Weird Medicine

FDA Reveals Video Game Prescribed Specifically For Kids With ADHD

Have a child suffering from ADHD? Then this USFDA-approved video game might be just what they need.

FDA Approves First-Ever Video Game-Based Treatment For Children With ADHD

As per a new report, the U.S. Food and Drug Administration (FDA) recently approved the first ever video game-based treatment for children who have attention deficit hyperactivity disorder (ADHD).

Titled "EndeavorRx" and approved just this Monday, the new video game isn’t something that can be played by anyone because it’s prescription only and especially aimed at children between the ages 8 and 12 with certain ADHD types. Furthermore, the video game will also be used alongside other treatments, such as educational programs, medication and clinician-directed therapy.

A common neurodevelopmental disorder that is usually first diagnosed in children, ADHD affects around 4 million children aged 6 to 11. The common symptoms include lack of ability to stay focused and pay attention to things as well as some difficulty in controlling behavior. As such, this is the first-ever therapy based on a video game that’s been granted authorization by the FDA for the condition. The authorization was given after the FDA reviewed five clinical studies that included more than 600 children.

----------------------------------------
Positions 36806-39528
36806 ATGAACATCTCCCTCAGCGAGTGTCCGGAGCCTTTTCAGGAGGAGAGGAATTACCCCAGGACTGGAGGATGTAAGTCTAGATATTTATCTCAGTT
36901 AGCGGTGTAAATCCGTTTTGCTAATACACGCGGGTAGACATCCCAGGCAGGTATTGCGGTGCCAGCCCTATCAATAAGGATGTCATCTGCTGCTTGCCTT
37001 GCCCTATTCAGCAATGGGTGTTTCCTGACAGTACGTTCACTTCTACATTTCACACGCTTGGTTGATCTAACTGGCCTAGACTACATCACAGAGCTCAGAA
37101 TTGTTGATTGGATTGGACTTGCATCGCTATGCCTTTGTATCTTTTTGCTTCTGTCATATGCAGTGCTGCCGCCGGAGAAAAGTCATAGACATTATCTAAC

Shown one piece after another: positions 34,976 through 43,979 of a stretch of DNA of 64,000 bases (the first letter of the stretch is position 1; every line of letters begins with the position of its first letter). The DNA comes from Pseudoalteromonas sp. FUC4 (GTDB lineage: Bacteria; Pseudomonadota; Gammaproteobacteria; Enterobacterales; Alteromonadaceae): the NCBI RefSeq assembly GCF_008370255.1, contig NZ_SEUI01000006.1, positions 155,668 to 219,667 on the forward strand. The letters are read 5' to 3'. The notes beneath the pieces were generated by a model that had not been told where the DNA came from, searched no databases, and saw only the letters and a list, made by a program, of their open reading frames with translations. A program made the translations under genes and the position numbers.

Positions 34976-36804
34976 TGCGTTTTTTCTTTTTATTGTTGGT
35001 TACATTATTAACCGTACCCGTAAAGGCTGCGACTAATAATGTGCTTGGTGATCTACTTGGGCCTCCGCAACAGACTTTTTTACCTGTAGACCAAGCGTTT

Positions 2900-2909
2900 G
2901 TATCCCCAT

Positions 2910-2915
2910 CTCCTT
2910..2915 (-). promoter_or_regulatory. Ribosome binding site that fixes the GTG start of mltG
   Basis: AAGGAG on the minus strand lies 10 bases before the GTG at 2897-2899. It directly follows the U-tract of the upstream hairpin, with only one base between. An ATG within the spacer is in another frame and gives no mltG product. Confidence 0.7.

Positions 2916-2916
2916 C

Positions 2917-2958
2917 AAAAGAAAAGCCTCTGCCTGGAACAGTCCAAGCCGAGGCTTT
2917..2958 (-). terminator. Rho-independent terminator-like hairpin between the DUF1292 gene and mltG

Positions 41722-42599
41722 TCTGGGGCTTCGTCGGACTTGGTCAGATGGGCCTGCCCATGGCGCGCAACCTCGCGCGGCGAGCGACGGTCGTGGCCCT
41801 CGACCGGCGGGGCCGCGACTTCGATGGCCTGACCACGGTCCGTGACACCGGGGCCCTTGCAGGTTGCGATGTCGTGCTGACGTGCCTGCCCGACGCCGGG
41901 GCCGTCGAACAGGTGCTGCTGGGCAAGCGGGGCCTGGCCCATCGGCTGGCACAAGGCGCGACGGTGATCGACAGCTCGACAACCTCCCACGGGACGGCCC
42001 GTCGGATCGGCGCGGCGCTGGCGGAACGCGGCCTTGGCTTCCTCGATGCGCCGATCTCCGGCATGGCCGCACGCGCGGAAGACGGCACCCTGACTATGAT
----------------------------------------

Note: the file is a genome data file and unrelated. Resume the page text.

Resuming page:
"The EndeavorRx device offers a non-drug option for improving symptoms associated with ADHD in children and is an important example of the growing field of digital therapy and digital therapeutics," Dr. Jeffrey Shuren, director of the FDA's Center for Devices and Radiological Health, said.

While playing the game, children will be given the task to control an avatar that they will then steer through a course that’s dotted with multiple obstacles, all while collecting targets to earn rewards.

Per Akili, the company behind the game, people who have ADHD should interact with the game for at least 30 minutes per day, five times every week for at least a month-long cycle. Doing so would reportedly improve a child’s attention function, which is something that kids with ADHD usually have difficulty in doing.

"We're proud to make history today with FDA's decision," Eddie Martucci, CEO of Akili, said in a press release from the organization.

Video game Video games combine all forms of media, from music, to visual arts, and of course, programming. Anton Porsche/Pixabay

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